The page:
The risk associated with bonds: why the asset class is considered safer than commodities or equities
Bonds have different risks depending on the form in which they are structured. Find out which is the biggest risk in bonds and which risks are very manageable here.
Since bonds generally pay interest, which is usually the largest part of the return, and have a fixed repayment date, they are generally considered to be safer than investments with equity characteristics, such as shares. This is because equities and commodities do not have redemption dates and are therefore subject to significantly higher fluctuations in value than bonds.
The following risks can be distinguished for bonds:
- Price risk: effects of a change in market interest rates on the bond price
- Issuer credit risk
- Currency risk (only for foreign currency bonds)
- Liquidity risk
- termination risk
The first risk with bonds: price risk
Bond prices are highly dependent on changes in market interest rates. While the issuer always repays the bond at 100 percent of the nominal value at the end of the term, the market interest rate can influence the price of the bond during the term in one direction or the other. The value of the bond decreases when the interest rate increases. This is because investors can invest the repayment amounts (coupon and redemption) at the new, more attractive interest rate. The change in price and the change in yield are thus opposite.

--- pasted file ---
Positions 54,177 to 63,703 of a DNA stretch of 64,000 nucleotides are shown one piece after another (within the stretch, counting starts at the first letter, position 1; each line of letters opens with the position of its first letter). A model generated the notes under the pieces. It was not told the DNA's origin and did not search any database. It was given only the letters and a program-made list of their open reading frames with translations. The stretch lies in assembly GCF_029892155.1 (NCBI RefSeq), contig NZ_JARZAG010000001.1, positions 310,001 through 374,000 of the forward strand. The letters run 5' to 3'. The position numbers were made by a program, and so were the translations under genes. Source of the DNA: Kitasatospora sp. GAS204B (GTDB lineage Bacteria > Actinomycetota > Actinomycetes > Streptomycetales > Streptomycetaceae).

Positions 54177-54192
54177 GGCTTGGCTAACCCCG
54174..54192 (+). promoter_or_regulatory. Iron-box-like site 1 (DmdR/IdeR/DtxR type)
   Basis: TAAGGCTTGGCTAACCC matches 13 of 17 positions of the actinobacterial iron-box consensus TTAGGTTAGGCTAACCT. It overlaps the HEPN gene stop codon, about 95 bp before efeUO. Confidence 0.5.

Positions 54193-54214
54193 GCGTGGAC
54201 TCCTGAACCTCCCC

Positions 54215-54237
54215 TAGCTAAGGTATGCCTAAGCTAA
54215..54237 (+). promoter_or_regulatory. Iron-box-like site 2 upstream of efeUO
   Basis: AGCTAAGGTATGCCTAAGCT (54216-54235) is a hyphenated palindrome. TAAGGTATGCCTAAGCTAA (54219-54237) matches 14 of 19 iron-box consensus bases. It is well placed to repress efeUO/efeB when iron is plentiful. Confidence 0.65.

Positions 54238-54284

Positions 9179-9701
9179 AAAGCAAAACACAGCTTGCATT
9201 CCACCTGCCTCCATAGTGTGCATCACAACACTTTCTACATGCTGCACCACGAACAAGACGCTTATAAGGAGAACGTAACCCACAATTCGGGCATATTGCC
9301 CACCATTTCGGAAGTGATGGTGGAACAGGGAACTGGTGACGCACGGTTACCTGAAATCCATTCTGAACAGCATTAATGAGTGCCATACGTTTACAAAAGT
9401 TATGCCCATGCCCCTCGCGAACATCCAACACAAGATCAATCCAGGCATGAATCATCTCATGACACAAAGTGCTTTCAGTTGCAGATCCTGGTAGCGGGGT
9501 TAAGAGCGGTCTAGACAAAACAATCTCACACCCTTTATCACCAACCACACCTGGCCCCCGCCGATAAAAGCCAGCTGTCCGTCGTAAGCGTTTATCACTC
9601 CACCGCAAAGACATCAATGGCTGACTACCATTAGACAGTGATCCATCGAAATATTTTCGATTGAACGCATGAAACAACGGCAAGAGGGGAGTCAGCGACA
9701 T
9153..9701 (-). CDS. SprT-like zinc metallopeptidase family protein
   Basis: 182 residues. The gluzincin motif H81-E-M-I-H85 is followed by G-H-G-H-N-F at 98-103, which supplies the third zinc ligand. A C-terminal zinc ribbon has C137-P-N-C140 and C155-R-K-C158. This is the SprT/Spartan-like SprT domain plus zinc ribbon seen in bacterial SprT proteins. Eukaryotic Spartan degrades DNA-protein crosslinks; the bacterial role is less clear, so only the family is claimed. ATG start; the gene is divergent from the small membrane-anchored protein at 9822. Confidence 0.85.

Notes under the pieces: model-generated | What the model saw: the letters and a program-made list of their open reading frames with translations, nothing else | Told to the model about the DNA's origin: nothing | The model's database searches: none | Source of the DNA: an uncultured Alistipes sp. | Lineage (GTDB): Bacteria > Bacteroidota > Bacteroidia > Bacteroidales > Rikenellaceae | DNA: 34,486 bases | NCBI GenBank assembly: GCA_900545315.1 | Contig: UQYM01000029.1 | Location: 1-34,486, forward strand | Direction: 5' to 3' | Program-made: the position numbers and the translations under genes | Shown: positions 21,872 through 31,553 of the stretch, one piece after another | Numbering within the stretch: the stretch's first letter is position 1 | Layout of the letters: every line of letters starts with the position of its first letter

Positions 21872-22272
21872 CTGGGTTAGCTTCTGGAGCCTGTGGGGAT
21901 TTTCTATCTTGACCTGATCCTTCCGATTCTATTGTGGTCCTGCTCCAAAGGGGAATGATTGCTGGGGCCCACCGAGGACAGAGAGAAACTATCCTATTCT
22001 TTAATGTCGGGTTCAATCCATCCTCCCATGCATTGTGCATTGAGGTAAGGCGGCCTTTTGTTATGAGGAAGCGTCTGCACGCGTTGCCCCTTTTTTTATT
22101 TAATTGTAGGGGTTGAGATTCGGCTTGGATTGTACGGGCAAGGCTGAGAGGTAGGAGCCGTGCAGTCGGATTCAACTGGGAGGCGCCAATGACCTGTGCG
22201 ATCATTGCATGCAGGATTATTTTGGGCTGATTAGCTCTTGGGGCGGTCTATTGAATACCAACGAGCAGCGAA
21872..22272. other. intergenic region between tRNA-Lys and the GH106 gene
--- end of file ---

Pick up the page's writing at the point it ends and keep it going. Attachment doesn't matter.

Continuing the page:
All bonds exhibit price fluctuations. This is relevant for investors who need to sell their bond before maturity or speculate on price gains. If there is a sharp rise in market interest rates, the bond price may also fall below the nominal value of 100 percent, ie below par. If the investor then has to sell, he theoretically makes a loss. However, as the bond is redeemed at par, these interim price declines are of no further significance for investors who hold the bond until final maturity.
The second risk: credit risk of the bond issuer
The issuer’s credit risk is also referred to as creditworthiness risk or default risk. This exists if the issuer of a bond defaults on its payments or even becomes insolvent. For the investor, this can mean a partial or complete loss of the invested capital. Thus, the creditworthiness of the issuer is the most important selection criterion for the investor and subsequent creditor when making an investment decision. A good credit rating is intended to ensure that the bond issuer fulfills its contractual obligations.
However, a high credit rating is not a guarantee, as the credit rating may change over the years during the term of the bond due to a new business situation or political circumstances. Political causes of credit rating changes can be elections, for example, but macroeconomic changes or company-specific factors can also influence credit ratings.
The credit risk of bonds can also be measured by the difference (spread) between the valuation of government bonds on the one hand and the valuation of, for example, corporate bonds on the other.